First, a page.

It has already been more than a year since the REScoopVPP project started and much has already been achieved. In order to keep you up to date with our activities we are publishing a series of interviews with the people behind the project. After talking with the technical coordinator of REScoopVPP, Vincent Dierickx, now we discuss with Malte Zieher, REScoopVPP project manager, about the project foundations and the European energy legislation.
Malte Zieher works for Bündnis Bürgerenergie, the German citizen energy alliance, networking citizen energy actors at a national level. He has co-founded several citizen energy projects in the region of Bremen, in Northwest Germany. After studying political sciences and sustainability economics and management, he worked for six years as a project manager for virtual power plants at energy & meteo systems in Oldenburg, Germany.
According to the project proposal, REScoopVPP aims to create the most advanced community-driven smart building ecosystem for energy communities. Could you explain what this ecosystem is about?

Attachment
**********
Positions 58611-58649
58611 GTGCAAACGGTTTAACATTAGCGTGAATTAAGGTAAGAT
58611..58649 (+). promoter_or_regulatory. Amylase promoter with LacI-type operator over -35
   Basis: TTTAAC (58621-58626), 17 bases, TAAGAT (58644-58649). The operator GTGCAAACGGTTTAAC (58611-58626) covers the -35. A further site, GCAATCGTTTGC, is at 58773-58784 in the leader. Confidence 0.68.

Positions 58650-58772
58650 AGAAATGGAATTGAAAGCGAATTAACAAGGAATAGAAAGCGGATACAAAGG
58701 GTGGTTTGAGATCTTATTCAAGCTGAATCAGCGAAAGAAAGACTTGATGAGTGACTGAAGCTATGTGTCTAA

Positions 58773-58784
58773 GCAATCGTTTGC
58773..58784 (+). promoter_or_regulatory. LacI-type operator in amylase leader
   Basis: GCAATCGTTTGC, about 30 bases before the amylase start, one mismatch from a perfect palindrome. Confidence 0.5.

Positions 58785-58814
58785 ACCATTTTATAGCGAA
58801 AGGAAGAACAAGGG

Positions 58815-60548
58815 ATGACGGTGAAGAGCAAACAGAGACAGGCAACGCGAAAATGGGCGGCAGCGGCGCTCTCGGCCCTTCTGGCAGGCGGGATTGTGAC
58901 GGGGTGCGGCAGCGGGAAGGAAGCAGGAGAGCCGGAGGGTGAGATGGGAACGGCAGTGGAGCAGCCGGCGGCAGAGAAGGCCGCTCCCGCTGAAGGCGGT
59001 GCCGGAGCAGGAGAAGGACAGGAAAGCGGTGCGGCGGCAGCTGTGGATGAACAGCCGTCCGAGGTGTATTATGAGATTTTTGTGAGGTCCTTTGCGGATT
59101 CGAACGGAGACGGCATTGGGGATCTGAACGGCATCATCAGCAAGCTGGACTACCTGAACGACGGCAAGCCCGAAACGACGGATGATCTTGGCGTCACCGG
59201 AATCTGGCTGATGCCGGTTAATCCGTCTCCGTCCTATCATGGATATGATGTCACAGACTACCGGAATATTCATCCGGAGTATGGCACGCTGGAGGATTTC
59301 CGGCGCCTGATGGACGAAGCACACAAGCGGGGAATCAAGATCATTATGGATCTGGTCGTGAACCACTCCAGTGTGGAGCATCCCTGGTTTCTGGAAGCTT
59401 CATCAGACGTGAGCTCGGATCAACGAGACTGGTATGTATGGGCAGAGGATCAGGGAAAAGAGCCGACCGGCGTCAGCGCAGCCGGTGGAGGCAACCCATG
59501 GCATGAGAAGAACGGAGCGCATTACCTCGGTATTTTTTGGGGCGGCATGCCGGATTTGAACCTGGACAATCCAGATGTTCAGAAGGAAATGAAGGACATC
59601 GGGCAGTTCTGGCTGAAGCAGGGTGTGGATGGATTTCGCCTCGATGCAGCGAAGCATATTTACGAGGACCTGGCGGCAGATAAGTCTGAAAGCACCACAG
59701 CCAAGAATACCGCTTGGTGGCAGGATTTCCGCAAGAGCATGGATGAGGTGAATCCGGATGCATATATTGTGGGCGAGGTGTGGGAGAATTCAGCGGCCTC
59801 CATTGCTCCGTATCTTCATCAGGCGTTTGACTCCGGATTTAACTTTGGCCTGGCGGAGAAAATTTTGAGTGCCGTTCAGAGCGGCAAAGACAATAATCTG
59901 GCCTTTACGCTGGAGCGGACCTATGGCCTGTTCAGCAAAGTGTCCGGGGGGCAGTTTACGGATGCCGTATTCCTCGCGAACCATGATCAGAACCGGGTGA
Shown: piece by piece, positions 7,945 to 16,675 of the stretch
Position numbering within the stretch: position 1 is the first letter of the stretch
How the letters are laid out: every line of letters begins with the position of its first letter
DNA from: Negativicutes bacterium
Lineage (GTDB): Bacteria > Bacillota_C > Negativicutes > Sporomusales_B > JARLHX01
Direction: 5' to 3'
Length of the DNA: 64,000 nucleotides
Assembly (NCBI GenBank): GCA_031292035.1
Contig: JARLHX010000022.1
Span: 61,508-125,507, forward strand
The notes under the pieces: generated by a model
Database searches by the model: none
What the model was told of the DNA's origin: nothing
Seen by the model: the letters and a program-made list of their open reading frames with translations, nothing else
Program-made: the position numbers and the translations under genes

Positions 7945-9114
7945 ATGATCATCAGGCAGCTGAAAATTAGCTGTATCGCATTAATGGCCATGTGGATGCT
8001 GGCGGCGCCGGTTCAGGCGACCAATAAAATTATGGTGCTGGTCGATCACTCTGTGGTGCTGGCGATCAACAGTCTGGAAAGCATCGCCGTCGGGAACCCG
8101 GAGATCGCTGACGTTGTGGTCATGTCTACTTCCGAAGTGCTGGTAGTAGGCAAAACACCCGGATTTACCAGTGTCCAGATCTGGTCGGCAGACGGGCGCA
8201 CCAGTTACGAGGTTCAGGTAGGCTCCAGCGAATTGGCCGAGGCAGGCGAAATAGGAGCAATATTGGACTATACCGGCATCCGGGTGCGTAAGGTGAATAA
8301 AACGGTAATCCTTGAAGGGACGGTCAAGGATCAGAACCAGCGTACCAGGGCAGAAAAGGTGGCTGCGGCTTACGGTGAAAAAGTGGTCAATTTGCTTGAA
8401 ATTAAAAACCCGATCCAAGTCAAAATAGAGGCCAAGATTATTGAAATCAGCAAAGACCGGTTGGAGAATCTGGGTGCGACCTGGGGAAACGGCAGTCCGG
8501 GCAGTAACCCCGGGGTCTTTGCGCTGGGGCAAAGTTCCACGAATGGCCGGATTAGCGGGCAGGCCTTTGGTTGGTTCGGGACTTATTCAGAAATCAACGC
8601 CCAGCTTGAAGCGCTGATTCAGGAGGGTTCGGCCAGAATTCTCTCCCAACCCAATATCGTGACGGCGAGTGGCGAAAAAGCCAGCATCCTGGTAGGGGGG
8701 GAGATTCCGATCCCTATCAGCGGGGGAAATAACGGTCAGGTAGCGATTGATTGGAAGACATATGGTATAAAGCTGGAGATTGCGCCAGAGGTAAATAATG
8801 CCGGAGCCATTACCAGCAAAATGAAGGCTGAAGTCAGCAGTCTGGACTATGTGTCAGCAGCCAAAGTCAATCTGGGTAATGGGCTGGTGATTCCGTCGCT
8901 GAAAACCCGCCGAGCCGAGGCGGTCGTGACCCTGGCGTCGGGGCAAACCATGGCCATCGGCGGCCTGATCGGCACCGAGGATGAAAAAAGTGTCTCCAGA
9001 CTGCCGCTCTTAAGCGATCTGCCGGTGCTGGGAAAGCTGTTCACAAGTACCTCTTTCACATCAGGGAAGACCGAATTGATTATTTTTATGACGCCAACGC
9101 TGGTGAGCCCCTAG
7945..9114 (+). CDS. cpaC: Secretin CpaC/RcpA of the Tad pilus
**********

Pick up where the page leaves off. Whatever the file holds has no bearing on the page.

In the beginning of the energy transition, the main task was to simply install as much renewable energy plants as possible. While we still need to pick up the pace, it is becoming increasingly important to think of how to use this produced renewable energy. The more renewables we have, the more often there are times when there is more production than consumption, either locally or system-wide. That’s why we need to introduce smart flexibility to better balance our energy system. At the individual level, prosumers with their own photovoltaic installations are already driving this trend by installing batteries, heat pumps and smart controllers. The next step is to do this at the community level in order to make energy communities the regional enabler of 100% renewable energies. In this context, the aim of the REScoopVPP ecosystem is to enable communities to interconnect smart buildings and to aggregate flexibilities.
Why is this ecosystem important?